Meanwhile, the time honoured routines of clipping and marking have been carrying on, with help from the dry weather. Cables are being laid for the renewable energy grid at a great rate. Hopefully by next summer evenings in Cleadale will resonate to the song of the corncrake alone, without the background hum and whirr of generators. Duncan and Eileen Ferguson have taken time out from their busy routine at this time of year to go and welcome their first grandson Cailean, who made his appearance in the early hours of Monday the 30th. We look forward to meeting you soon Cailean. Lots of other birthdays this month, with Erin, Mia and Catriona all partying in style for the younger generation. George Carr pioneered new roads by holding Eigg's first beach rave (sort of) to celebrate his birthday. Good job he managed to get it in before the big one next year, when he might earn the title oldest swinger in town.
Sue Kirk

'Arisaig Week' has come and gone with some successes and some things not so well supported. The Games had a great turn out and the biggest competition for years in the piobaireach. The afternoon was sunny but the parade through the village a bit damp. The Craft Fair had more tables this year and the day was sunny enough to have some tables and chairs outside for the refreshments. Many thanks to John Arnold for all his hard work in organising the Fair.
The Banner Workshop on the Thursday attracted three local children who along with the children of the Active Schools' Co-ordinators Pam and Emma created a couple of banners, now gone off elsewhere for display. We will be getting them back. We had a couple of wonderful concerts for the week. Nuala Kennedy and band were excellent, varied and unusual, and the Ceilidh Trail youngsters are the cream of Lochaber's young talent - but where were the audiences? The Ceilidh Trail is usually a near sell out. Was it because there were no locally known youngsters this year, or because they were playing next day at the Mission Gala Day? Let's hope that the amazing Tiller's Folly, who are playing in the 8th, Fiona Knowles in her latest one woman play on the 24th and our own Dàimh on the 25th on their new CD launch tour, bring in decent audiences to encourage us to keep putting things on!! And that the Blas Festival concert on the 1st, featuring the excellent Flook and the Ceilidh Trailers, attracts the usual crowd.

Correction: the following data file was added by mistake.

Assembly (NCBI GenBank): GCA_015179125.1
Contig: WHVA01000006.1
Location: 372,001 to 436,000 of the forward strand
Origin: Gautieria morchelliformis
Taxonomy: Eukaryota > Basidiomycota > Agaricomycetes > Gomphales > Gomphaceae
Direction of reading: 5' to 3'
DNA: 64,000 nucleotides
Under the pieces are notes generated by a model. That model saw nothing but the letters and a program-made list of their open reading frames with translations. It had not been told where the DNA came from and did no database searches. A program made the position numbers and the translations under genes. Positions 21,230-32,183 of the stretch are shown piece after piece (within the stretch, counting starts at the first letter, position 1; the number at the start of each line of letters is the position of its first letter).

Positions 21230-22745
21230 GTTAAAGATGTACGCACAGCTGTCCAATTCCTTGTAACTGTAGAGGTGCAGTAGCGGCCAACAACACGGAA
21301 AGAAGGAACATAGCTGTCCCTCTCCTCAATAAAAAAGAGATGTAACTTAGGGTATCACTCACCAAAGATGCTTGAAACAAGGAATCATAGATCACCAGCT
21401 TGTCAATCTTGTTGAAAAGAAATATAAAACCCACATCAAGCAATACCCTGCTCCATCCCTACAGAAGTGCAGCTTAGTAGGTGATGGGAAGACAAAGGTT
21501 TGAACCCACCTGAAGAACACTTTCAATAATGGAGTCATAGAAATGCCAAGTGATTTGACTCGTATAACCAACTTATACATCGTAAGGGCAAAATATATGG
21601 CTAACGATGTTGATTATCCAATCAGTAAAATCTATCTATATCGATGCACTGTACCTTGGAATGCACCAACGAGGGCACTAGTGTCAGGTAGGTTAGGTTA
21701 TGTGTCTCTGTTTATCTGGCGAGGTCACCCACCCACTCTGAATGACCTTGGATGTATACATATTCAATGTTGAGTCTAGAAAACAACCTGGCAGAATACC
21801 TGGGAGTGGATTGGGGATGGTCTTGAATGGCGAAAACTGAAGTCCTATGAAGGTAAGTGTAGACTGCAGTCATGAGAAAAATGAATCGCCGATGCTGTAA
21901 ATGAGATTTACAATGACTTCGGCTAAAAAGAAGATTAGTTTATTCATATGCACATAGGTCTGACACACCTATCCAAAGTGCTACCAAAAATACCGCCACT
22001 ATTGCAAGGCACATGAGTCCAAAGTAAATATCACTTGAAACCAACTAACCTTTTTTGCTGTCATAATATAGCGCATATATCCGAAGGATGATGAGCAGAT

You will see on page 32 that the Highland Council are holding a public consultation on the proposed Core Paths Plan for Lochaber, with the copy of the Draft on public display and a 'drop in' events for the public and land managers to speak and ask questions in person.
In Arisaig, the Draft Plan - a large bound book of maps - will be on display in the Hall from 8th August to 7th September, with the drop-in event planned from 11am - 2pm on Monday 27th August. Because the Hall isn't open all the time, please note that if you are interested in seeing the Plan and you can't manage along when the hall is open for an activity, please ring me on 450263 to arrange a time when you can come to see it. It shows a number of paths for walks and/or cycling around the area and includes Candidate Core Paths and Community Aspirational Routes, with Wider Access Network paths. There are Comment Forms you can fill in if you can't come to the drop in event.
Locally Mallaig & Morar, Knoydart, Rum and Glenuig are also included on the plan which is also on display in Mallaig Service Point and Library, on Knoydart, and in Eigg, Canna, Rum and Glenuig Post Offices. and there is a drop-in event in Mallaig & Morar Community Centre between 4 - 7pm on the 27th.
The Astley Hall is being used in another unusual way in August when English lessons are on offer to foreigners in the area. Tuesdays 3 - 4 pm!
The former Arisaig Regatta committee has handed over some reflective jackets and a quantity of bunting for use by anyone in the community. They will be stored in the Hall so please ask if you want to borrow any of them.
The Land Sea & Islands Centre now has stocks of the exclusive 'Arisaig' T-shirt so apologies to those who have been looking for it!
The road is coming on well, and it looks as if there are some stupendous views from the route cut through so far. As this involves some very steep up and downs though I think there will be cuttings and some of the views lost. I find it hard at present to watch the big old trees coming down though and the latest was a lovely huge oak near the viaduct that we had been hoping was just off the route and would be spared.
Ann Martin

Hatches, matches and dispatches in the Glen of Fun this month - in more ways than one!
We have two bouncing new additions to the village since the last issue of West Word. Shane O'Rua eventually made an appearance at the beginning of July weighing in at 8lb12 and he was soon followed by Angus Iain Hunter two weeks later. All new babies and respective parents are back home now and enjoying the milk ceilidhs throughout the night! That's three news boys in the last few months so apologies in advance for any rampaging in future years!